C. Backlash against GDPR in the will inspire other countries to slow down efforts to expand privacy regulations

D. Extreme weather events will act as a drag on economic growth

Answer:  C     According to eMarketer reporting on a study titled "2018 Views from the C-Suite: An Annual Survey of Global Business Executives" from AT Kearney, each of these is something C-suite executives expect to see in the next few years - except for item C. Instead of a backlash against GDPR, the survey finds executives believe GDPR will inspire other countries to expand privacy regulations. Case in point: California's Consumer Privacy Act will have a dramatic impact on how tech companies, collect, store and use consumer data when it goes into effect in 2020.

 

3. Which of the following television shows had their premiere on October 25, 1971?

A. The Superfriends

B. Electric Company

C. Sigmund and the Sea Monsters

D. The Brady Kids Go to Rehab

Answer: B     The Electric Company debuted on October 25, 1971 and starred heavy hitters from stage, screen and improv—including established stars like Rita Moreno, as well as lesser known performers like a guy named Morgan Freeman who went on do a few things after leaving the show.

 

4. The Wall Street Journal recently reported on Deep Fakes, which are:

A. Fake news items created by the imaginary Deep State

B. Videos made with AI that make it possible to show anyone saying anything you want

C. Videos made with Ai that makes it possible to show anyone do anything you want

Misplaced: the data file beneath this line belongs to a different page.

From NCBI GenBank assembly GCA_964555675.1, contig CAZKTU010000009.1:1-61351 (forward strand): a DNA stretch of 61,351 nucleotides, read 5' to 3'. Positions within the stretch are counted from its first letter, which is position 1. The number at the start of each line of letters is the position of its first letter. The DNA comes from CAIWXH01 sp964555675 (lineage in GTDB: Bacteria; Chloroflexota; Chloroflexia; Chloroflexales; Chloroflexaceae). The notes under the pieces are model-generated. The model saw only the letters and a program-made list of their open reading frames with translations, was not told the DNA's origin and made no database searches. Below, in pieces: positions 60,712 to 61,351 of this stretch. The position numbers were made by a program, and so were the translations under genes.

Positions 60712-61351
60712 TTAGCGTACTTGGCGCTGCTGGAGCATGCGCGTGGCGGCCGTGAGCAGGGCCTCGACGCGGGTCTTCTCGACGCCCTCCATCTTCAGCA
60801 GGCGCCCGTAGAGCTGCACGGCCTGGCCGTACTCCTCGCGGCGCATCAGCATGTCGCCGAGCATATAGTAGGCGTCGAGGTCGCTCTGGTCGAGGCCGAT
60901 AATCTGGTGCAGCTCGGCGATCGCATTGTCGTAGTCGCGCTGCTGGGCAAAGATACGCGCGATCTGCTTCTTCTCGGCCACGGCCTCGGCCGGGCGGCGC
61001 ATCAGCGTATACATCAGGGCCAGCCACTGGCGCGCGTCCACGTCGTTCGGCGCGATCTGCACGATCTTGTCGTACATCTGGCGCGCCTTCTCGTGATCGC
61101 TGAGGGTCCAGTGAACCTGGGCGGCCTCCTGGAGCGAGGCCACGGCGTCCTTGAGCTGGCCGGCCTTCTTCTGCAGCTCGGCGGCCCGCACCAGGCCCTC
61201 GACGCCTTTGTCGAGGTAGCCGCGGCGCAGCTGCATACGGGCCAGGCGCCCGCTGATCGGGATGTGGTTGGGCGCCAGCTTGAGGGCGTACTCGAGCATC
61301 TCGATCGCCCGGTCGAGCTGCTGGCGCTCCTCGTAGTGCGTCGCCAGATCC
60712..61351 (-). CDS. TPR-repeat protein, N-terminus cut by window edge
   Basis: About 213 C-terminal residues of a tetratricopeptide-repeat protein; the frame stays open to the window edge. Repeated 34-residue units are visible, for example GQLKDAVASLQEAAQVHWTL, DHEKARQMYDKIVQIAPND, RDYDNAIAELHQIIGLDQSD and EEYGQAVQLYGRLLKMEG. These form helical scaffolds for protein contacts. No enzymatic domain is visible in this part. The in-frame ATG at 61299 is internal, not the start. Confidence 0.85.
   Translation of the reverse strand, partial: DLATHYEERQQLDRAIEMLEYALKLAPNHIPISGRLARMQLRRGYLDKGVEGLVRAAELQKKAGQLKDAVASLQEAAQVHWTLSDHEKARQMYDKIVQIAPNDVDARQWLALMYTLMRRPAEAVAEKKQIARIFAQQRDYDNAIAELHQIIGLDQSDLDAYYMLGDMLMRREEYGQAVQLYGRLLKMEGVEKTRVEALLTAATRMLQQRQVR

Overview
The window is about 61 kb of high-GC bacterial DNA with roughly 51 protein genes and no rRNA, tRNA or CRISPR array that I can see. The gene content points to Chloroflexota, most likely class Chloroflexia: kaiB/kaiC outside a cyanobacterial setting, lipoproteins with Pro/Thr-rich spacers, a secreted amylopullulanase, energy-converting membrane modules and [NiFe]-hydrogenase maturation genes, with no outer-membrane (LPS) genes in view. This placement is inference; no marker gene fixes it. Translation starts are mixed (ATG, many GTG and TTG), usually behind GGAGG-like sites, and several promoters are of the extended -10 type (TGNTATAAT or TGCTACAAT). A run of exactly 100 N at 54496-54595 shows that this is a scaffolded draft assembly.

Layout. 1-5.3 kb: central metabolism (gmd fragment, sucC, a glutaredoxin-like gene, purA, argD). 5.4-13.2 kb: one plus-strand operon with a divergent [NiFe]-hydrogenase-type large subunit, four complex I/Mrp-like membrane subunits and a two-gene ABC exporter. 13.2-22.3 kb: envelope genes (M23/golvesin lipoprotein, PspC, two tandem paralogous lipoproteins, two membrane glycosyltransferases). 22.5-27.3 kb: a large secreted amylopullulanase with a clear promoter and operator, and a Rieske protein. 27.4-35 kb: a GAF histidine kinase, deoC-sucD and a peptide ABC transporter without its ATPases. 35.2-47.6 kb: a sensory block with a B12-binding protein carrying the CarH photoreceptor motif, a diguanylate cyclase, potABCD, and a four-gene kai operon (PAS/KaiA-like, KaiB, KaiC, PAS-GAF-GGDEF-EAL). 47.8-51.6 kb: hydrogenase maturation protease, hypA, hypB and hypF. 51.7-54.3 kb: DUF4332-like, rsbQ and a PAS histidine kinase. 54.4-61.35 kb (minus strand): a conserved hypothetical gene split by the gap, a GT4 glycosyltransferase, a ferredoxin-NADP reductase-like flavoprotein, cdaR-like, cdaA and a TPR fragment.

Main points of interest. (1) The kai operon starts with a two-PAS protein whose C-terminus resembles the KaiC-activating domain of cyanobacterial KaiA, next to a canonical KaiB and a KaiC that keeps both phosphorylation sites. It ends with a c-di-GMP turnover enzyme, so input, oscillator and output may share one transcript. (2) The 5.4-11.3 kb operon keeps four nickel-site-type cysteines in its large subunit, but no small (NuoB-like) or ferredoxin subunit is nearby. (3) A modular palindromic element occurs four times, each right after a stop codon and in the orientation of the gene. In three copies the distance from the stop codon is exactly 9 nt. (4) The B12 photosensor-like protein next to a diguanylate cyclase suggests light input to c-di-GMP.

Answer: B     Deep fakes are videos that can be made to match people's facial expressions and voices to make it appear as if they are saying anything you want them to say (see the WSJ video above). In a society where reality is questioned, this technology may have enormous implications—further breaking people into tribes that only believe what they want.

 


2018's Top Halloween Costumes, McDonald's Goes All Banksy on Us (Podcast)

GW_halloween_stats_2018In an All-New Podcast Episode:

🐽 Are Muppets Asexual? Did Anybody Tell Ms. Piggie?

🎃 2018’s Top Halloween Costumes & Stats

🍔 McDonald’s Goes All Banksy on Us

👍🏻 Why Brands Should Take Side—or Not

Plus: ‘Loaded Questions' & More!

2018's TOP HALLOWEEN COSTUMES, BANKSY + MICKY D'S & MORE

>>Listen on iTunes<<

(Approx. 25 min)


CHEETOS: Orange is the New WTF (Video)

Cheetos is having a moment with the success of its recent pop-up restaurants in New York City and Los Angeles.

In New York, The Spotted Cheetah booked all 300 seats, and a 1,000 person waiting list for its three-day pop-up, which served delicacies such as White Cheddar Mac N' Cheetos. In LA, The Flamin' Hot Spot played up Flamin' Hot Cheetos-themed dishes, including the Hot Cheetos Burrito. 

In terms of novelty, the stunt was spot on, pardon the pun. And let's face it: Marketing is no longer just about engagement or interaction. It's about experiences. And with tastes, sounds and more, this Cheetos pop-up restaurant idea has legs.

Learn more about Rick Mathieson and iMathieson: